Solicitor helped himself to £88,000 from dementia sufferer


SDT: Solicitor breached position of trust

A solicitor who helped himself to almost £88,000 from a dementia victim for whom he was acting under a power of attorney has been struck off by the Solicitors Disciplinary Tribunal (SDT).

The SDT said Phillip Charles York also became involved in a fraudulent property transaction, telling his indemnity insurer he did not know of circumstances which could lead to a claim despite the fact that police were investigating.

Mr York, principal of PCD York & Co in Ealing, west London, mainly handled conveyancing and probate work. He was born in 1941 and admitted in 1979. Following complaints about his firm, it was closed by the SRA in May 2018.

He was appointed under an enduring power of attorney for Mrs JW, who later developed dementia.

After her husband’s death in 2008, he was instructed to deal with the estate. Mr York acted in the sale of the family home for £240,000 in 2010. He did not complete the estate distribution and instead over the next six years transferred £87,961 from Mrs JW’s client account to himself in 33 separate payments.

The firm’s accounts described most of these payments as a “loan”, which the SDT noted was “to himself”.

Questioned by the Solicitors Regulation Authority (SRA) about the money in 2018, Mr York admitted that he should not have taken it and “towards the end” it was used to pay the landlord who was pressing him for rent.

The tribunal also found that Mr York had acted in a property transaction which “bore the hallmarks of fraud”, having failed to carry out due diligence which “would have alerted him to the possibility of his firm being used for money laundering”.

During an interview with the SRA, Mr York admitted that he transferred £248,000, the proceeds of sale of a property less costs, on the instructions of Ms B to an unknown third party, without carrying out any checks on it.

Nottinghamshire Police contacted Mr York in April and asked him where he had sent the sale proceeds. The following month he wrote to the bank, saying he understood that the “sale was by means of a fraud”.

However, when it came to completing his indemnity insurance renewal form in August 2017, which asked him if he was aware of any “circumstances or claims” which he had not yet reported, Mr York answered “no”.

On the same day as he completed the form, the solicitor received an email from Nottinghamshire Police, saying: “We believe the property was fraudulently sold by your clients as they did not actually own the property.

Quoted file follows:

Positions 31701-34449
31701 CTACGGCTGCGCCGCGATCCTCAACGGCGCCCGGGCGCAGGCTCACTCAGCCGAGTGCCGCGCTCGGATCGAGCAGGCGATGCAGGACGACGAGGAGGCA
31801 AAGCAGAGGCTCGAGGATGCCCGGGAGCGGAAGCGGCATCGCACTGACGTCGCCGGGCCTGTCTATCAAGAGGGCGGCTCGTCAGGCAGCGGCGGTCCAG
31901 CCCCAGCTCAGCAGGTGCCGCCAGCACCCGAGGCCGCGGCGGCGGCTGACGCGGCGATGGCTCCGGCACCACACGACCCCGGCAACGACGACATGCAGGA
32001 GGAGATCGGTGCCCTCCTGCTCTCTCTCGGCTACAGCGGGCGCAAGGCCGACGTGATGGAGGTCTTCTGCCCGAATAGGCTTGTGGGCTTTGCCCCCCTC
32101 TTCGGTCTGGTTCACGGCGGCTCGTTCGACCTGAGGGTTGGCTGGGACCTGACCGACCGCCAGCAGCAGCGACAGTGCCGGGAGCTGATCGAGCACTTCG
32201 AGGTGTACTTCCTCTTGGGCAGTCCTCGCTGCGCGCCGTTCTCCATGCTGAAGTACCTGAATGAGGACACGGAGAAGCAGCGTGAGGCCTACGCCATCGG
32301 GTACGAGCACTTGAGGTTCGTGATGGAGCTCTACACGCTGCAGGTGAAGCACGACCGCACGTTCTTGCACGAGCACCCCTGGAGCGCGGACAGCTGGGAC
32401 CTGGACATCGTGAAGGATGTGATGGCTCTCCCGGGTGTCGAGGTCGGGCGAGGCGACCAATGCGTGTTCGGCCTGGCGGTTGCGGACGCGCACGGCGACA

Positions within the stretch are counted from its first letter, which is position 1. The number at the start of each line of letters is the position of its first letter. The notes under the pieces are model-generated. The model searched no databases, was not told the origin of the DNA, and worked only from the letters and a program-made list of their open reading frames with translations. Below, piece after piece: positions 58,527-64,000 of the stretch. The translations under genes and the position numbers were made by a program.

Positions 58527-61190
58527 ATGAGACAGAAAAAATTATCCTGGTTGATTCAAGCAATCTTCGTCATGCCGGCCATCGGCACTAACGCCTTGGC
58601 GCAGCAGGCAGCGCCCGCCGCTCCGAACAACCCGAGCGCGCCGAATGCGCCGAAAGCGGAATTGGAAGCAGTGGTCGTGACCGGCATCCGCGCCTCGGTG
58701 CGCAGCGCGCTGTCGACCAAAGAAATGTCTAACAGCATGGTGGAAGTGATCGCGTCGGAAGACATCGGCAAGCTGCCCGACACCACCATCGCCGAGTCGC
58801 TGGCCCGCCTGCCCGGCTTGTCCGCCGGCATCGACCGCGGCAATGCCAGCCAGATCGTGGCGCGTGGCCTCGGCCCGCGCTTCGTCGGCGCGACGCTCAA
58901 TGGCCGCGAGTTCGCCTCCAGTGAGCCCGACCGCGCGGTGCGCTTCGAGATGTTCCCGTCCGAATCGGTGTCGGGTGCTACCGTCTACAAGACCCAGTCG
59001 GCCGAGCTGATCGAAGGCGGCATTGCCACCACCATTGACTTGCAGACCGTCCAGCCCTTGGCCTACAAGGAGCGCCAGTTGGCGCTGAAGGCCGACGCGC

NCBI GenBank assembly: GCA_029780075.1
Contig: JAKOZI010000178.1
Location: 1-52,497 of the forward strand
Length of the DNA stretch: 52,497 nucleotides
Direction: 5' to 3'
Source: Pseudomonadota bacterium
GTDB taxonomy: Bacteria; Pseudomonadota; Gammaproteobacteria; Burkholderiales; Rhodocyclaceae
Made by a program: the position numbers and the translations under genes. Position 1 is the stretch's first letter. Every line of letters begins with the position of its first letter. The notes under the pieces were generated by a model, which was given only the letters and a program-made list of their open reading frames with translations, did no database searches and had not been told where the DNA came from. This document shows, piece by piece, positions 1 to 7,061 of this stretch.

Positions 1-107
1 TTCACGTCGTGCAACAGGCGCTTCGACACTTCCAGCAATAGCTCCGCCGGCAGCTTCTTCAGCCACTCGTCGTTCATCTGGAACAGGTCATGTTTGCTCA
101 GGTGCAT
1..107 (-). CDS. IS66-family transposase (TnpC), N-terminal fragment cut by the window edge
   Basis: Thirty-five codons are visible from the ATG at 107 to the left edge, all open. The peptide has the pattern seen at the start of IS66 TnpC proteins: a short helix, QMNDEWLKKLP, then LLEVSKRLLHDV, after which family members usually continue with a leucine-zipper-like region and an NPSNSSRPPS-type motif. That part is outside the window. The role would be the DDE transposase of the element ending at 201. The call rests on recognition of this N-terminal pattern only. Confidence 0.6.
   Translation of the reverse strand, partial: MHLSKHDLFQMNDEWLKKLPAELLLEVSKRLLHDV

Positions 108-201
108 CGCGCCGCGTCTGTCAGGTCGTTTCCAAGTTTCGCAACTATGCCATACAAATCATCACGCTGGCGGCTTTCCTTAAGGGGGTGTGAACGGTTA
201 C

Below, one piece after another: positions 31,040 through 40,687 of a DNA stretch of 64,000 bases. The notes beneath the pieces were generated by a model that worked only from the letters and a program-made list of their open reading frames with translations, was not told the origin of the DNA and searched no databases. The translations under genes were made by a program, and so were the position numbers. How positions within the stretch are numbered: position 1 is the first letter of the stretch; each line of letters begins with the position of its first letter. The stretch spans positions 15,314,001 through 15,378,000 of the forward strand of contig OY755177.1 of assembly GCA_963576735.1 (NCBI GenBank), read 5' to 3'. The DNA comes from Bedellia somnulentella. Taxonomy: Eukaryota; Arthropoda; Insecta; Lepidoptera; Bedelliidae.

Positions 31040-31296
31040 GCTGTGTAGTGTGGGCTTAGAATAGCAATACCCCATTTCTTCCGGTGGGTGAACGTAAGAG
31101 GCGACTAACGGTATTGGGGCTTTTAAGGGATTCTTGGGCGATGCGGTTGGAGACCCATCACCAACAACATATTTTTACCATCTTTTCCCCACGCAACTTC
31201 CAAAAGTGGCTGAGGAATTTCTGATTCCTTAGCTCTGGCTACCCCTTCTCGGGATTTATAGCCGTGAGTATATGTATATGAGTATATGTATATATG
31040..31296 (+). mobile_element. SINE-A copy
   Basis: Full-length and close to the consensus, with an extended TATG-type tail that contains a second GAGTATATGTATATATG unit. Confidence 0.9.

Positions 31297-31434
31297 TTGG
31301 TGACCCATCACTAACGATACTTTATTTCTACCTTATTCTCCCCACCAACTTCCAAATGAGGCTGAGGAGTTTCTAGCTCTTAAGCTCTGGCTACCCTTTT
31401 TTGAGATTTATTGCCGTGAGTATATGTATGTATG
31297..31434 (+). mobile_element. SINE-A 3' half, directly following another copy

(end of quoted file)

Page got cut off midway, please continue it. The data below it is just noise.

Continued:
“I believe this is something you were already made aware of by the buyer’s solicitor.”

In another case, the estate of Mrs LS, who died in 2011, Mr York recorded the first payment into client account nearly six years after accepting instructions from her daughter as executrix. That was for £26,600, and the second for £794,000.

However, Mr York started transferring funds to office account in 2012, stating that they were for “bills” – but none had been sent to the client. He transferred over £75,000 to office account and did not send an estate account until 2018.

Earlier that year the daughter had refused a request from Mr York for a “loan”, which turned out to be for an amount, £43,500, which he had already transferred to himself.

After the SRA started its investigation, Mr York transferred £50,000 to her in April 2018. He submitted a bill for just over £50,000 that summer. The executrix refused to pay because of the delays.

The tribunal found that all the allegations made against Mr York were proved. These included acting dishonestly by taking money from client accounts without due reason and by failing to tell his indemnity insurers that police were investigating one of his cases.

The only mitigation offered by the sole practitioner was that he had been made bankrupt in August this year.

The SDT concluded: “His conduct had been planned, repeated many times, over many years, and he had acted in breach of his position of trust, having taken advantage of one very vulnerable client.”

He had harmed “numerous beneficiaries who had been deprived of the money that belonged to them for very lengthy periods of time”.

Mr York had previously been fined £1,000 by the tribunal for accounts rule breaches in 1991, when the state of his books was described as “appalling”.

He was struck off and ordered to pay costs of £14,500.




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